Calendula (Calendula officinalis)
Not all herbs are used primarily in cooking. With their culinary, aromatic, medicinal, economic, and purely decorative qualities, herbs are often referred to as “the useful plants.” Each month’s herb pick for 2018 will feature an example of the many and varied uses for herbs that can be grown in our region.
And in all cases, no matter what the herb, Arbor Gate Complete Soil and Arbor Gate Blend Fertilizer are recommended from transplanting throughout the life of the plant, whether in the garden or containers. Both will provide what your plants need: organic, well balanced, and enriched growing mediums, year around.
Twenty or so species of hardy annuals, perennials, and evergreen subshrubs make up the calendula genus that is distributed throughout Mediterranean and other regions worldwide. But only C. officinalis and its cultivars are common in cultivation as ornamentals as well as for culinary and medical uses. The calendula most common in our area is also called Pot Marigold, with “Marigold” referring to its links with the Virgin Mary.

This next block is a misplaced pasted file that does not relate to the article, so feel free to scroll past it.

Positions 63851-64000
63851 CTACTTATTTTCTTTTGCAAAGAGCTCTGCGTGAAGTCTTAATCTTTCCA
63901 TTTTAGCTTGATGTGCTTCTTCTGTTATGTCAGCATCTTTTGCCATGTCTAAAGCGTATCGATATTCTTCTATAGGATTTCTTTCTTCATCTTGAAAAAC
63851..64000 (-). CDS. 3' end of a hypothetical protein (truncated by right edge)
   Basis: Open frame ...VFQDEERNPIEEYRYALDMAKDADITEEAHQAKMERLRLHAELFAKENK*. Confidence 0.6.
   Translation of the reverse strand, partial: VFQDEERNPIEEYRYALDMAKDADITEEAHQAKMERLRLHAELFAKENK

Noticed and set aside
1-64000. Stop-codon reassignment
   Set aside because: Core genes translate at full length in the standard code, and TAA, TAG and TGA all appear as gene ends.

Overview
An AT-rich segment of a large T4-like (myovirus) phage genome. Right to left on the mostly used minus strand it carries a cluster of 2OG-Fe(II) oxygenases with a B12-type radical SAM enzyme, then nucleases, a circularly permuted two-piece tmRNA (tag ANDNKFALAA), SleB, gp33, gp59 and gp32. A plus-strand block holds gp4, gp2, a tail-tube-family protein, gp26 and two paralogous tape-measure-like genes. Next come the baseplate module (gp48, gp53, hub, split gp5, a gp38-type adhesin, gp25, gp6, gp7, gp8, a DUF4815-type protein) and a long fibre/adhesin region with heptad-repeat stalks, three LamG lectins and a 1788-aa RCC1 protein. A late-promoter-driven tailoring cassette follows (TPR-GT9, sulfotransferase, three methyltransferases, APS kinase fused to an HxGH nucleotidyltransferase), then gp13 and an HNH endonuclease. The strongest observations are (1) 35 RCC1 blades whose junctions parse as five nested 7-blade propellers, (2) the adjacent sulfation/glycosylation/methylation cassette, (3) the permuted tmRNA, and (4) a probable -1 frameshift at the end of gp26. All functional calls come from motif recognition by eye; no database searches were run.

No matter whether it is called “calendula” or “pot marigold”, the C. officinalis has become a very popular annual in Southern flower gardens because where winters are reasonably mild, it will bloom from Fall into Spring.
Many gardeners who grow pot marigold have no idea that it was once grown as a potherb, a vegetable to be used in the cooking pot. The young leaves are tender and edible, the mature more bitter. A medicinal tea and soothing skin lotion can be made from the dried flower petals, which are also a popular addition to potpourris. And the many varieties of calendula produce blooms often sold as cut flowers.
Though easily propagated from seed, calendula is widely available as a bedding plant, usually in Fall and Winter in the South. The plants achieve 1 to 2 feet in height and look best when planted in mass. They need good garden soil, average water, and full Winter sun. On a sunny day, the calendula’s brilliant colors are truly a bright spot in the wintry landscape.